Sunday, July 15, 2007

What is a pitch?

Since I was asked this question again, I will clarify.

A "pitch" is a "query," or basically a letter describing a possible story to an editor, who will hopefully give you the assignment. In it you should address the topic in an interesting way, speak to why it's relevant now and give a couple sentences to you and your credits.

Here's a sample pitch letter:

Hi, Mr. X:

Adam West, the campy 1960s series "Batman," and modern art?

The X Gallery has given West and 40 other artists space to interpret the 1966-68 television show and the phenomenon of Batman through July 23. West's show is called "Beyond Batman" while other artists make up 50 pieces called "Gotham," after Batman's hometown of Gotham City. The show is to commemorate the television series' 40th anniversary and includes sketches and paintings by West of several Batman regulars. He reportedly worked on the exhibition for the last three years and his work has been called "minimalist" and "fresh."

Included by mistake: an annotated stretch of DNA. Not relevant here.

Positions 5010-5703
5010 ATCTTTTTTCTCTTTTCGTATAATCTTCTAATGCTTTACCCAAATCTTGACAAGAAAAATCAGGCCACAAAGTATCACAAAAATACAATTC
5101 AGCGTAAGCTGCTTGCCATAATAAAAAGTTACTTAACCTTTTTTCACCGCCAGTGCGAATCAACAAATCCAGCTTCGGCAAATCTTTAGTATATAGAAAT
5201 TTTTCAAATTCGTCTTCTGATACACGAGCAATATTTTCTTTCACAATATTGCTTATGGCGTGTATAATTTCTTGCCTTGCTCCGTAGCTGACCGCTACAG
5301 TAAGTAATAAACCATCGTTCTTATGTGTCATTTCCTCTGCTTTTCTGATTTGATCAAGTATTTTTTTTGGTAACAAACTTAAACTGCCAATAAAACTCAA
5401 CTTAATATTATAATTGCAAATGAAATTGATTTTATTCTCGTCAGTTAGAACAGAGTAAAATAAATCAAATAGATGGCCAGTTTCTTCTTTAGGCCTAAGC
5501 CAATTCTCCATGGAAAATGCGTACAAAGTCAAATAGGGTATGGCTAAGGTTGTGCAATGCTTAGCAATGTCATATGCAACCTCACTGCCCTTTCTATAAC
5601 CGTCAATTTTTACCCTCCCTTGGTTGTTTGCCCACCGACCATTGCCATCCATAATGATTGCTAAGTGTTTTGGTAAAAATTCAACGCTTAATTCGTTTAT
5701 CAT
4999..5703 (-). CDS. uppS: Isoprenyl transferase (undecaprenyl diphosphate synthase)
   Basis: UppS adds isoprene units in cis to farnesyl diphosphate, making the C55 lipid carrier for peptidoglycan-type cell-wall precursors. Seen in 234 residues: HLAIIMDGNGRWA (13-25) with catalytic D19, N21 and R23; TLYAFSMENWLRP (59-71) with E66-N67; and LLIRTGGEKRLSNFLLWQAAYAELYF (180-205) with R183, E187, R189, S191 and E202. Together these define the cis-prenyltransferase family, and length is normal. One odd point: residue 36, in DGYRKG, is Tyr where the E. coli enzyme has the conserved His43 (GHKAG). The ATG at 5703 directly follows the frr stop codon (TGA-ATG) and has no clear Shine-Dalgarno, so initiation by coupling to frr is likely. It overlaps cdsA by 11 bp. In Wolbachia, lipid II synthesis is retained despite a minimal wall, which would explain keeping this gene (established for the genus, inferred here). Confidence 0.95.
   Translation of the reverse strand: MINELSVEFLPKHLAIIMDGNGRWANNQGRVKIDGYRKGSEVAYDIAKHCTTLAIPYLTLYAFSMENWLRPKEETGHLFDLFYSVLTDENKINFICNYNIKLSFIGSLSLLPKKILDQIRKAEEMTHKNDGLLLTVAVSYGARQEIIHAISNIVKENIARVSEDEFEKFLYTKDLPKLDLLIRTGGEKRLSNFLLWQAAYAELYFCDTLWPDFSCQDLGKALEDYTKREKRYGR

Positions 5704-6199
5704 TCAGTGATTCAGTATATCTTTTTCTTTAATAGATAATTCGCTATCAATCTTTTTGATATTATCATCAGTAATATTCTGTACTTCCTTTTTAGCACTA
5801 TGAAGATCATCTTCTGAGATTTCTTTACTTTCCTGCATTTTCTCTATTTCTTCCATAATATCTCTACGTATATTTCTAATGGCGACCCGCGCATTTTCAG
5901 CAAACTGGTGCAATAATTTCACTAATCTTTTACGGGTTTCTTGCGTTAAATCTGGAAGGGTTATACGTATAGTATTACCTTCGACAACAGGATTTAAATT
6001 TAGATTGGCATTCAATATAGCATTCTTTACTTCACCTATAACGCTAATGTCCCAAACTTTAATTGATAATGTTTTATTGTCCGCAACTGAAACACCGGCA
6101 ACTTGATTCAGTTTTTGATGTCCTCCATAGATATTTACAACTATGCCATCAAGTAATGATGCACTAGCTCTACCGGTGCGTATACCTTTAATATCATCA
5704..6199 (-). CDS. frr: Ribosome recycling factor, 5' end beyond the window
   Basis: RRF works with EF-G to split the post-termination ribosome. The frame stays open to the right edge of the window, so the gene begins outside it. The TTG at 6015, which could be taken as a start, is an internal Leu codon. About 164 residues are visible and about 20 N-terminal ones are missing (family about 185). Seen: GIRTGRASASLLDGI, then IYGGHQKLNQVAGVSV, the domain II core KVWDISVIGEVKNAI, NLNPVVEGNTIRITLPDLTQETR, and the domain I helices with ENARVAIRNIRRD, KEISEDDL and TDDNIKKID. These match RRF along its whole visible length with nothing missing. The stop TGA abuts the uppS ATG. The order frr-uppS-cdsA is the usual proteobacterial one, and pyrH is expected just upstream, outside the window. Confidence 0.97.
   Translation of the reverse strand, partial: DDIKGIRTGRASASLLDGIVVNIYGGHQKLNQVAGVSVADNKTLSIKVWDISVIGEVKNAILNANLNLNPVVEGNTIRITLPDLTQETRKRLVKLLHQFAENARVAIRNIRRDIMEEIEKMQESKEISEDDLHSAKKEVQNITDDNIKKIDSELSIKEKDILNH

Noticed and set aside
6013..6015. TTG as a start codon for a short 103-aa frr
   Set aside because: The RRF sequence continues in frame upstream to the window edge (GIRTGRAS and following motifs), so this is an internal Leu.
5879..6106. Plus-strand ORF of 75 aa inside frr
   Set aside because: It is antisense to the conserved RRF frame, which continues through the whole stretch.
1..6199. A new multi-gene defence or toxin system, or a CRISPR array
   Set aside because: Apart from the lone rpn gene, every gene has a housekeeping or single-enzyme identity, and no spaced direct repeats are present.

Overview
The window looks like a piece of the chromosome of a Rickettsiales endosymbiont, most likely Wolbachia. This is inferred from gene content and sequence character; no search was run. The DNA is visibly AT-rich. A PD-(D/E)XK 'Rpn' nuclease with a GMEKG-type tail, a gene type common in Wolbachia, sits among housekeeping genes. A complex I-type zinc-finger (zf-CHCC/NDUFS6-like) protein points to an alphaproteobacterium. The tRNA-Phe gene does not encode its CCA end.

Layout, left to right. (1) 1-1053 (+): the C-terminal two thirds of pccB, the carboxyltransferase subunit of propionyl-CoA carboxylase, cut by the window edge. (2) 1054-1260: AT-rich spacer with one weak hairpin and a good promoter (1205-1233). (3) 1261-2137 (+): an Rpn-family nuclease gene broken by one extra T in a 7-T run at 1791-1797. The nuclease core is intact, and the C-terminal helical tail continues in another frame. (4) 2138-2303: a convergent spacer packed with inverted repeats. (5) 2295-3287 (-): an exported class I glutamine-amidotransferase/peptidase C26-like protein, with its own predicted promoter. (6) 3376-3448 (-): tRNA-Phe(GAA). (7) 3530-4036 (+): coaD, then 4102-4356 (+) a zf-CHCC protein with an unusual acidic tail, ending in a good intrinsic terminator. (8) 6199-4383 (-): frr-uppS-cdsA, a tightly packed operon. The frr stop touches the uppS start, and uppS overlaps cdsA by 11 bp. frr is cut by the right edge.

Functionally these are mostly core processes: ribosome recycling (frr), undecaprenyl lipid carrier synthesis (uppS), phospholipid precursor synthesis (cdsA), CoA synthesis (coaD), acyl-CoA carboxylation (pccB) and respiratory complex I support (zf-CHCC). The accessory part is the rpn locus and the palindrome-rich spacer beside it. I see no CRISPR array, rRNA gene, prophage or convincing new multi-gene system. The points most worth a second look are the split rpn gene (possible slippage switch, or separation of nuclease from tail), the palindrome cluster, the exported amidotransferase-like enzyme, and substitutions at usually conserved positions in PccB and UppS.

Although the exhibit has drawn fanboys and Batman geeks aplenty, art collectors and critics agree it's a unique and humorous artistic account of the series. In "Gotham" international artists like the Japanese Naoto Hattori also use their own interpretation of "Batman," which features an innocuous bat-like creature hanging from a branch with large eyes and human features.

It's quirky but definitely a diverting way to spend an hour or two, even if surrounded by 30-something guys still living in their parents' basement.

I have been published in . . .

It's not the best query, but it's one that worked for me. Got the hook, got the meat of the story and showed its timeliness. I use humor, but it doesn't always work for every editor and it's certainly not appropriate in every scenario. So use at your own risk!

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